MV masquerade begins in Oak Bluffs

Circuit and Kennebec avenues were closed Sunday to allow further space for outdoor retail.


Clothing racks on the sidewalks, people dining at tables set in the street, and a bustle of visitors marked the first time Circuit and Kennebec avenues in Oak Bluffs were closed to traffic.

The board of selectmen recently voted to allow the Sunday closures from 10 am to 10 pm on Sundays through Sept. 6.

The scene was bustling in the daytime, with some pedestrians wearing masks, though many eschewed full-face coverage in favor of the chinstrap look. Signs posted for the event stated that masks were mandatory for entrance to the streets. Police officers were posted alongside banner-laden barricades at the ends of either street. The festive purple banners read, “Welcome to the 2020 MV Masquerade, masks required,” with a mask drawing along the bottom. 

Sarah Omer, the owner of the Red Cat Kitchen, described how Oak Bluffs businesses have had to get creative in order to succeed commercially during this time. “It’s important that we’re able to keep commerce going,” said Omer. In addition to the space allowed to the Red Cat Kitchen during the street closure, the restaurant was also granted permission by the town to operate outside in a lot behind the restaurant. 

Omer applauded the town for its careful consideration of how outdoor seating will work safely. “I think Oak Bluffs has done a really good job pushing through the outdoor seating allowance and doing that safely. People feel really comfortable having the space to walk around, seeing others in masks who are taking this seriously,” said Omer. “Everyone interacts with this virus differently, with their feelings on what is safe and what is not. I think this just gives people the breathing room, literally and figuratively, to enjoy downtown and to enjoy restaurants.”

“I love the street closure. I think this is going to be a great thing,” added Omer, who worked with the OBA (Oak Bluffs Business Association) on the outdoor dining plans. 

Crowded sidewalks made navigating walkways in a distant fashion slightly more difficult. The closed streets allowed for a bit more space for safe travel down the busy streets. 

Amy Upton and Katryn Gilbert from the Corona Stompers group had a popular table set up outside the Strand where they sold vibrant and patterned masks to passersby. A sign at the stand made by the All Island Business Task Force stated, “Please help keep your Island safe.” The group sold masks at a wide range of sizes, from kids’ sizes to XL. 

“Today, they invited us down because they tried to open up last weekend and it wasn’t so great down here, so they thought that they needed a presence and an ability to be able to mask people who were coming in to visit,” said Gilbert. 

Gilbert said any profit the group makes through the sale of masks, they either donate directly to frontline workers or reinvest in more mask-making materials. “It also helps us, because with all the money we’re collecting today, we’re able to then turn around and get more materials to make more masks to get to our frontline workers,” said Gilbert.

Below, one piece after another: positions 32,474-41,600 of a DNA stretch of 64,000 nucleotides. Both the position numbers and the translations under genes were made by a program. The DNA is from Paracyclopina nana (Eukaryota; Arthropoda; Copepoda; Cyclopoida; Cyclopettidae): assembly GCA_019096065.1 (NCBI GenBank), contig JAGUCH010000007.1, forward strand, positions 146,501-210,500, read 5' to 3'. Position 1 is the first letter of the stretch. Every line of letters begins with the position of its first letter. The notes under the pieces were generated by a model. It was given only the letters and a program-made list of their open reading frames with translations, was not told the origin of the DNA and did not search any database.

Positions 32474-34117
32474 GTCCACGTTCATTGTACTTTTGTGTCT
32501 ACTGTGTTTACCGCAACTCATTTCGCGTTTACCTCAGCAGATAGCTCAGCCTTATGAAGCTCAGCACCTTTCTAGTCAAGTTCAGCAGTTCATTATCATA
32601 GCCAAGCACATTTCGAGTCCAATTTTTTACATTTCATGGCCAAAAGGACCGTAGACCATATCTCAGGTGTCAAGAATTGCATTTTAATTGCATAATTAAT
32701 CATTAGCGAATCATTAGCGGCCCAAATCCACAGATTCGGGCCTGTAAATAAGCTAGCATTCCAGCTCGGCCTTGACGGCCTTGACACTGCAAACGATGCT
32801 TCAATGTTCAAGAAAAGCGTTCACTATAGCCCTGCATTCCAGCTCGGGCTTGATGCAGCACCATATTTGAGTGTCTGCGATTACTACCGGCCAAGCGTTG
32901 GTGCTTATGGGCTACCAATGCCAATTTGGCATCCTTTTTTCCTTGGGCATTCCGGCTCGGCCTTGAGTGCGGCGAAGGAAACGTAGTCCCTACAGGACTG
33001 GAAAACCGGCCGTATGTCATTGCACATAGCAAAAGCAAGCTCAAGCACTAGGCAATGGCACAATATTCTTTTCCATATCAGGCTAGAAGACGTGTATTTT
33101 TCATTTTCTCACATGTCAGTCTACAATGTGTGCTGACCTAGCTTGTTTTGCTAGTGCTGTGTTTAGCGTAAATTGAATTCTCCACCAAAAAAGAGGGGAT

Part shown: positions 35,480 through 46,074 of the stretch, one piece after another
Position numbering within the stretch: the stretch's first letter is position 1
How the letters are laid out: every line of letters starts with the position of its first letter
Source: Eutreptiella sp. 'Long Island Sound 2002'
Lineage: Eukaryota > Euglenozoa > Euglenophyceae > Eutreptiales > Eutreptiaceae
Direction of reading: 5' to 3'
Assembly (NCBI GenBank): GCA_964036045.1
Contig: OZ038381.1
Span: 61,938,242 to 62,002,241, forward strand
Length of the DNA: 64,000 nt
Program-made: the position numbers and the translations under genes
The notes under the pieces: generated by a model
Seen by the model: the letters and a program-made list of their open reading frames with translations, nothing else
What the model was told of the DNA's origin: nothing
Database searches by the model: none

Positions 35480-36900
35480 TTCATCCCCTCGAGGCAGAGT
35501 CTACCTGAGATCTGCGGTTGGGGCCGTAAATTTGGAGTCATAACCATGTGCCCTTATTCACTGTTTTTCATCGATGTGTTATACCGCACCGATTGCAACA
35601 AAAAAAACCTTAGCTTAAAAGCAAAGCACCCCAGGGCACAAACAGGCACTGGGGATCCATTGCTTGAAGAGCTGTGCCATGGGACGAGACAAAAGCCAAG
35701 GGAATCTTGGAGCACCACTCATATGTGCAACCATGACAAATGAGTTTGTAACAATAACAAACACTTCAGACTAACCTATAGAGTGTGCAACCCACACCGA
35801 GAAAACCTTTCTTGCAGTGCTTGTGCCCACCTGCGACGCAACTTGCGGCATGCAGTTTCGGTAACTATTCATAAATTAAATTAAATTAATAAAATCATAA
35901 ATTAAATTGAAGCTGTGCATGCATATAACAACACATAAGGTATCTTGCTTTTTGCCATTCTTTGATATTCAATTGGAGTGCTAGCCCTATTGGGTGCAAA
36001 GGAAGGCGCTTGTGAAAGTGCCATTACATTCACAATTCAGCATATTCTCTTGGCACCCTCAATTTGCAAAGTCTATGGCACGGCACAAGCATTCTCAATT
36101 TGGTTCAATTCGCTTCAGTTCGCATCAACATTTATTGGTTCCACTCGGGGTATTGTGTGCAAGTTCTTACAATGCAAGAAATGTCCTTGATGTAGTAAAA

The Corona Stompers were founded in a grassroots effort led by Amy Upton at the beginning of the coronavirus crisis, when a need for protective gear for frontline workers became apparent. The organization is entirely volunteer-based, with seamstresses working to craft masks for frontline workers and more vulnerable populations, like hospice workers, senior citizens, gas station workers, veterans on Island, and others. 

The Corona Stompers have stepped up to contribute to the community in this time of crisis. “We’re all volunteers,” said Gilbert. “This is not what we usually do.”

Martin Cummings, who recently started working at South Beach, a clothing store on Circuit Ave, said the business is hoping for increased customers as the Fourth of July approaches. “Now that the boats are coming in, we’ve had more business,” said Cummings. Many stores with clothing geared more toward tourists and visitors had well-visited racks outside on the sidewalks.

Some customers were on the scene as part of Father’s Day celebrations. Kim Lang, who was visiting for the day, visited the Island Sunday with friends. “We had heard that, on Sunday, the streets would be closed, and I think it’s great,” said Lang. “We live in Falmouth. Falmouth had been considering it and it didn’t go through. I wish it did, though. This is great.”

She also spoke to a positive aspect of the street closings. “We come in the summer and, a lot of times, you don’t even want to go into the stores because it’s so crowded,” Lang said. “It’s nice to shop around and see the stuff outside without having to go in.”


  1. So why did we shut all construction down and try to limit work vehicles to 1 person not very long ago??
    What a joke this place is.

  2. “…with some pedestrians wearing masks, though many eschewed full-face coverage in favor of the chinstrap look. ”

    That’s like wearing a condom on your toe. What the heck, people.

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